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Peter Boal and Speight Jenkins are neighbors, too. I remember reading in one of the articles when Boal first moved to Seattle that Jenkins cooked something for him, something for which Jenkins is famous, and brought it over. (I think it was fudge or brownies. I'm remembering chocolate, but that may be because my mind is on chocolate.)

If Peter Boal has Speight Jenkins' energy after 20+ years, he'll have an amazing gift.

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I don't know what year in which Q&A's started, but Francia Russell and Kent Stowell did them as well, sometimes together, and sometimes with dancers or other guests. There were occasional guest substitutes; I believe Doug Fullington did, and Otto Neubert did as well.

The company has run both pre and post show sessions for several years, although it was a bit more difficult to do in the theater before the big remodel -- space was often a difficulty. They've been really building on their 'ancillary' events (including previews/lectures/etc) since they moved back into the 'new' McCaw Hall, and the last year of the Stowell/Russell co-directorship they ran several evening Q&A programs as well as the pre and post. Boal has stepped into that aspect of the job very gracefully -- it's a pleasure to watch him work the room.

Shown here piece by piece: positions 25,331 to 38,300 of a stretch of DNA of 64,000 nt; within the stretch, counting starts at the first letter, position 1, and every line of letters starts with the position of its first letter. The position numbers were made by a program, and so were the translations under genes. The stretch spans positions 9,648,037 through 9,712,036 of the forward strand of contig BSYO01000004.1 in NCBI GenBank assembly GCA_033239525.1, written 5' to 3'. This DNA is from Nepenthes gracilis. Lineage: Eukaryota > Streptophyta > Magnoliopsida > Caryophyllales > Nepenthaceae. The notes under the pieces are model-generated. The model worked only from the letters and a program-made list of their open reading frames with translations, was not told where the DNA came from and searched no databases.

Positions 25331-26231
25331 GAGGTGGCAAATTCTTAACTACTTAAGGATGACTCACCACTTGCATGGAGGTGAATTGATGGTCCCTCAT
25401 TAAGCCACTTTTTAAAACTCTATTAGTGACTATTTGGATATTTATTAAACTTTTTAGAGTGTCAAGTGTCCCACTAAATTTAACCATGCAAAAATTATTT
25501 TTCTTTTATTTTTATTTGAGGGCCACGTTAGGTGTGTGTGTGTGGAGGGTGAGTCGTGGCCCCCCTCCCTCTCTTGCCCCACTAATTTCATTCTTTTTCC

And yes, sometimes you do get advance information on projects, though everyone is becoming much more circumspect with experience...